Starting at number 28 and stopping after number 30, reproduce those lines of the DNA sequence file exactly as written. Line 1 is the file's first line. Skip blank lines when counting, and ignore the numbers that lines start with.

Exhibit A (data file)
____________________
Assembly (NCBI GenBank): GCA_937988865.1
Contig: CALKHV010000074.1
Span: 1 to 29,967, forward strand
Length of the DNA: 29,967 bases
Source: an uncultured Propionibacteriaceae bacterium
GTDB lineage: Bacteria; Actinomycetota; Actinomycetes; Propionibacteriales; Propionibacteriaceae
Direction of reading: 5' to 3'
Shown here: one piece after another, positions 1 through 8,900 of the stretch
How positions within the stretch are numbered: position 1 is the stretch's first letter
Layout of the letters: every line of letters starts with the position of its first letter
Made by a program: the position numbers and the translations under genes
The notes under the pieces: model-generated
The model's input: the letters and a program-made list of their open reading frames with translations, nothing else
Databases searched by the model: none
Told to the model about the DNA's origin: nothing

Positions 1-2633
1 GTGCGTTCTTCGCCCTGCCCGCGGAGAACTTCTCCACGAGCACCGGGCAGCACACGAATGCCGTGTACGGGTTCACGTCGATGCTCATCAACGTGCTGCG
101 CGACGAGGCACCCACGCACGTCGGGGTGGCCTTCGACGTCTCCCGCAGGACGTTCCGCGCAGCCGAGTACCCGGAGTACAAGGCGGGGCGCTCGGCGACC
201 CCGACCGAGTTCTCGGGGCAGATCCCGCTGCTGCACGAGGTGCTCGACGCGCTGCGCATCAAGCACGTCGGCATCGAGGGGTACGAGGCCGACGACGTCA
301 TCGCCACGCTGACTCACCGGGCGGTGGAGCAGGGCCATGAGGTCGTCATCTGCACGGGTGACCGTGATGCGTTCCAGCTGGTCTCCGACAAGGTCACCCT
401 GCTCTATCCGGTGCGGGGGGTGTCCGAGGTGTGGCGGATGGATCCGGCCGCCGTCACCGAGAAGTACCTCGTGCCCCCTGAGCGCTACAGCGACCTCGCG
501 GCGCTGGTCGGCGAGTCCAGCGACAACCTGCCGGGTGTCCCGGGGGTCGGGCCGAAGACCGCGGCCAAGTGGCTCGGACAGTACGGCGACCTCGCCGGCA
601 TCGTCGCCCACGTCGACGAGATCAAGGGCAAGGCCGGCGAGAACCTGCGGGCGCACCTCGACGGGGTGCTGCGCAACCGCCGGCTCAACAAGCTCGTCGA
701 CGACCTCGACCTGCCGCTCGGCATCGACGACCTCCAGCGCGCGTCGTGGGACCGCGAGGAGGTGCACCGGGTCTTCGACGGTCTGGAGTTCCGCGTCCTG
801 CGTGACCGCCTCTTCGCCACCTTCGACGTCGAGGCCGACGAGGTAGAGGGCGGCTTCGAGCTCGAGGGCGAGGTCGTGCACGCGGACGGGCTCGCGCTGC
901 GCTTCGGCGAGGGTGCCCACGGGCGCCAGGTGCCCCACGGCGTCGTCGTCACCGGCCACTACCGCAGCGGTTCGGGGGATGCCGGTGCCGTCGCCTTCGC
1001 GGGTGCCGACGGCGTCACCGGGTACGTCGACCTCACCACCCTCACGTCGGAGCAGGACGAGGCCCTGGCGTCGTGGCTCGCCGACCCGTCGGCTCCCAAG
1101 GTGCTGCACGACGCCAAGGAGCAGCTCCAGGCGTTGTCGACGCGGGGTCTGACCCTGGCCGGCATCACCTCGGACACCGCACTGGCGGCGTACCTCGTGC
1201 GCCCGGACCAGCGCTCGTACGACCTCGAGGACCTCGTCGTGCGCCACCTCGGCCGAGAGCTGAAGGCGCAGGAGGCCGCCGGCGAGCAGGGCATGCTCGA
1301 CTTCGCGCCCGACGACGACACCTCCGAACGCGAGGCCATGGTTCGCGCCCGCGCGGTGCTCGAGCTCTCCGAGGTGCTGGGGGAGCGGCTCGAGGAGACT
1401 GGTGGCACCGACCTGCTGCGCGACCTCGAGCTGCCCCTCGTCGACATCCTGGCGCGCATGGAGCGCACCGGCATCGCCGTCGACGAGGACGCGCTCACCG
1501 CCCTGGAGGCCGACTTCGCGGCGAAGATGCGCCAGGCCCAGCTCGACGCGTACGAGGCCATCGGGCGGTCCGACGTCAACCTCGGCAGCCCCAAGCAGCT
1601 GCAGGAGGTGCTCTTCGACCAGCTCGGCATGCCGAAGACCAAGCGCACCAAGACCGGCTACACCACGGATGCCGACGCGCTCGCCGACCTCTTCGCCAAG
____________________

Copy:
1101 GTGCTGCACGACGCCAAGGAGCAGCTCCAGGCGTTGTCGACGCGGGGTCTGACCCTGGCCGGCATCACCTCGGACACCGCACTGGCGGCGTACCTCGTGC
1201 GCCCGGACCAGCGCTCGTACGACCTCGAGGACCTCGTCGTGCGCCACCTCGGCCGAGAGCTGAAGGCGCAGGAGGCCGCCGGCGAGCAGGGCATGCTCGA
1301 CTTCGCGCCCGACGACGACACCTCCGAACGCGAGGCCATGGTTCGCGCCCGCGCGGTGCTCGAGCTCTCCGAGGTGCTGGGGGAGCGGCTCGAGGAGACT